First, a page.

Given chance, McGehee thriving with Brewers
Former Cubs castoff makes most of opportunity in Milwaukee
PHOENIX -- Casey McGehee says he prefers to play with a chip on his shoulder. That was a good thing on a late October day in 2008, when a high-ranking member of Chicago's baseball operation called to say he'd been placed on waivers.McGehee would rather not name the name, but he remembers the message. "He told me they looked at me as a 'four-A' player, a 'tweener' guy," McGehee said. "I respect their opinion. That's fine if they felt that way, but I felt differently and I was going to prove it. It was a wake-up call for me." Two-and-a-half years later, the Cubs castoff has a home with Milwaukee. The Brewers claimed McGehee off the waiver wire after 25 other teams declined, and he won an Opening Day roster spot the following spring. By late May, McGehee was a starting third baseman and on the way to a fifth-place finish in National League Rookie of the Year balloting. In 2010, he led the Brewers with 104 RBIs. How's this for a waiver-wire pickup? Since July 1, 2009, only two third basemen have more RBIs than McGehee's 149 -- the Yankees' Alex Rodriguez and the Rays' Evan Longoria. Only five have more home runs than McGehee's 34 -- former D-backs third baseman Mark Reynolds, Rodriguez, Ryan Zimmerman of the Nationals, Longoria and the Cubs' Aramis Ramirez, a player very much tied to McGehee. It was Ramirez who blocked McGehee's path to Chicago and led the Cubs to risk losing McGehee on the waiver wire. That loss has proven Milwaukee's gain, and McGehee finally doesn't have to fight for his roster spot.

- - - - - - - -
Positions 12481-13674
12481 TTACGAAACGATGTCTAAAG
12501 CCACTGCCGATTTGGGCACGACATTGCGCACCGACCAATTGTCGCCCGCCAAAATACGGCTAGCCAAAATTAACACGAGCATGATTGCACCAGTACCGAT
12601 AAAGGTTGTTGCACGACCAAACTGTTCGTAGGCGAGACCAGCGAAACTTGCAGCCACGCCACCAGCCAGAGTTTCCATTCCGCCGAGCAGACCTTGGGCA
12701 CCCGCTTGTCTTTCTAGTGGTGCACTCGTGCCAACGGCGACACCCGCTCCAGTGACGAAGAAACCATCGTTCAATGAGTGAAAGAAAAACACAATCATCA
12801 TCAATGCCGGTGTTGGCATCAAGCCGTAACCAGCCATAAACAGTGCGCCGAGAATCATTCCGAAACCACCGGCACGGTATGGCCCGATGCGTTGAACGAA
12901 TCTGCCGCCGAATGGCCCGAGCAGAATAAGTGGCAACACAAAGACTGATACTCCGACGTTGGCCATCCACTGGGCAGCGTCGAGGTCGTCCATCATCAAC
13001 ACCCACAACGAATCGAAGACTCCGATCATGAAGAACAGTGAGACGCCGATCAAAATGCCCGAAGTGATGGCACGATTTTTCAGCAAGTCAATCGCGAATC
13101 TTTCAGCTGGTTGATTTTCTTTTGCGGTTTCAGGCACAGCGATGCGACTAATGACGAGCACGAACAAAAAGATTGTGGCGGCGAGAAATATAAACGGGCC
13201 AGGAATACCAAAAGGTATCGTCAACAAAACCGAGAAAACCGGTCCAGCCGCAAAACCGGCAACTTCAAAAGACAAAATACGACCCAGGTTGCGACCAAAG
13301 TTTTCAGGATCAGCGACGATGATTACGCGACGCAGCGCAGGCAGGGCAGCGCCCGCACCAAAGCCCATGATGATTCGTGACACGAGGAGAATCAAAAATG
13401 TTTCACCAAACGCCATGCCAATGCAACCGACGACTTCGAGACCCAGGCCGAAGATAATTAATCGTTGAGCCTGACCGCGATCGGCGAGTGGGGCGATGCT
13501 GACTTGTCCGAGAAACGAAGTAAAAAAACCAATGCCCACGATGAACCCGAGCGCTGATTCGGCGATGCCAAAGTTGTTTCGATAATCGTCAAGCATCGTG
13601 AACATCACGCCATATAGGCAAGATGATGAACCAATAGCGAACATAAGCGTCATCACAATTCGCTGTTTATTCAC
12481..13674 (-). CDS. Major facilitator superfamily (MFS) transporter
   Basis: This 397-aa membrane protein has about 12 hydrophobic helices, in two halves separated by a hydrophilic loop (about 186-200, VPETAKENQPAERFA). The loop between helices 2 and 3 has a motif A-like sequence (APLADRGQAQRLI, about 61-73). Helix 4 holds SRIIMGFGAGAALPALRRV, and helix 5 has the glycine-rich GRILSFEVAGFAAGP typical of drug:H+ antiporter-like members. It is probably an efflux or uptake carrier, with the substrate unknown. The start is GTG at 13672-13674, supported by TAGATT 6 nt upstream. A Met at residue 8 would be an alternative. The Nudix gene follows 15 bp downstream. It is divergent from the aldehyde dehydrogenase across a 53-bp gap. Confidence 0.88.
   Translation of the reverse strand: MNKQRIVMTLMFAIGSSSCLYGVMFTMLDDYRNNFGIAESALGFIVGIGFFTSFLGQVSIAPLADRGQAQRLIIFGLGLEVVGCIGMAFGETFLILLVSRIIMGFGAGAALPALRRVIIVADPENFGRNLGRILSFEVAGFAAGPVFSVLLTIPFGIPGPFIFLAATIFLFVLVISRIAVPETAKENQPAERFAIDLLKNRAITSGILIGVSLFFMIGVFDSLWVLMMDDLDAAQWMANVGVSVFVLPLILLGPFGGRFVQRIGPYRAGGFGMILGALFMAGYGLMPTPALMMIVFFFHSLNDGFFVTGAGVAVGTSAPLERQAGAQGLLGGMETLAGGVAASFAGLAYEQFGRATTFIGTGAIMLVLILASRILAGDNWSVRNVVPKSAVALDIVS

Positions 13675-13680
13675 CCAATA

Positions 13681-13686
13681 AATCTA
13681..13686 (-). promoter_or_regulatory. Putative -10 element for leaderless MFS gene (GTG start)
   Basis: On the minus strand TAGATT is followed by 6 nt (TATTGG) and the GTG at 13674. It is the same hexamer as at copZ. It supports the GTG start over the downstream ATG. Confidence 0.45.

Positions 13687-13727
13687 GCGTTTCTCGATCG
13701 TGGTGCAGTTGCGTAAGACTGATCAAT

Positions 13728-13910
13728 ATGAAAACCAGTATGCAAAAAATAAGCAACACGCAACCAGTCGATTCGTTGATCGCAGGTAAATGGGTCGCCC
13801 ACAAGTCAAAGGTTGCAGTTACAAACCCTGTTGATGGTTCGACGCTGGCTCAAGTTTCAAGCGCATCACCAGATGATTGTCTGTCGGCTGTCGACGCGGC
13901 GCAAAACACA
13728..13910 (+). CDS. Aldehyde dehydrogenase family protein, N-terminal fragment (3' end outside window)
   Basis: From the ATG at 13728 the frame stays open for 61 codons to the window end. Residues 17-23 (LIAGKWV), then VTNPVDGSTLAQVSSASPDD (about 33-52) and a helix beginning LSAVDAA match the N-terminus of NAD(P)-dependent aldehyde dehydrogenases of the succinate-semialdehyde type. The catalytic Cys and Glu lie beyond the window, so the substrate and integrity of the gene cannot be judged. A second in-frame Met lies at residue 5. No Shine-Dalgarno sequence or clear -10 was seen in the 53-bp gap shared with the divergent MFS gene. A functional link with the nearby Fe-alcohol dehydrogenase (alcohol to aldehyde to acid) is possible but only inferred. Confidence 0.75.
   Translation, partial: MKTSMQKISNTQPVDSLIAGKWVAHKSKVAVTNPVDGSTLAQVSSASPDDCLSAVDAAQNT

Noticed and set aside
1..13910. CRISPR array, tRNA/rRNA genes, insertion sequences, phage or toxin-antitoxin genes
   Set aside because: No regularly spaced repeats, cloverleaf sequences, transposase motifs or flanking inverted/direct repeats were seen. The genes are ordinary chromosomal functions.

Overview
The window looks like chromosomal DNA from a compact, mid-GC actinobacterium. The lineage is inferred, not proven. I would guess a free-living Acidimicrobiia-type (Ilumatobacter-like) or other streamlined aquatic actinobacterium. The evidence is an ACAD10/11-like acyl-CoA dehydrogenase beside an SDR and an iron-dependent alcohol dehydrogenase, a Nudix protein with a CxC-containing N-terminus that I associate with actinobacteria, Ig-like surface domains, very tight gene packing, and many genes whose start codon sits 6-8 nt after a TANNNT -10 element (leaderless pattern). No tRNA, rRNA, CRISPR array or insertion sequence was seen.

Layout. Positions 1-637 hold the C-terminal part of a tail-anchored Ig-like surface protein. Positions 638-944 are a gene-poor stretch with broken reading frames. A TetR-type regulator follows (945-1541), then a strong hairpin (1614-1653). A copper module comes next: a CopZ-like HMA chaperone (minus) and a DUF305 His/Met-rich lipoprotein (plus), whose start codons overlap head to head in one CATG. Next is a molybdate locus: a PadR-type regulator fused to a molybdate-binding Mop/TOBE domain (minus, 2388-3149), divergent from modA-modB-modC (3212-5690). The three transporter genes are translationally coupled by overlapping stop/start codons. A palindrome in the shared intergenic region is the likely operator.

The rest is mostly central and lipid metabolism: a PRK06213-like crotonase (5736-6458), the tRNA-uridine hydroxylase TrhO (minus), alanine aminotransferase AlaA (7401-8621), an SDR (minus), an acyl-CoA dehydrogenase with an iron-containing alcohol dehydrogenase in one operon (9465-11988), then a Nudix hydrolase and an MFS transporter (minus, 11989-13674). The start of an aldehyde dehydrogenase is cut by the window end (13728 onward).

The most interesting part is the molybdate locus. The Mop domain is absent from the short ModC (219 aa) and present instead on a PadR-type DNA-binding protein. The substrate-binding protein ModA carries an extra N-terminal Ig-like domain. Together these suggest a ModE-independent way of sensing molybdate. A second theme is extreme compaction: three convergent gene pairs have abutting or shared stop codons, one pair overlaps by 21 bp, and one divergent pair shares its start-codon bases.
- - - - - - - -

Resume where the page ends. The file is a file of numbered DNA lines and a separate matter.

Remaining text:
Position analysis• Manager
• First base
• Second base
• Third base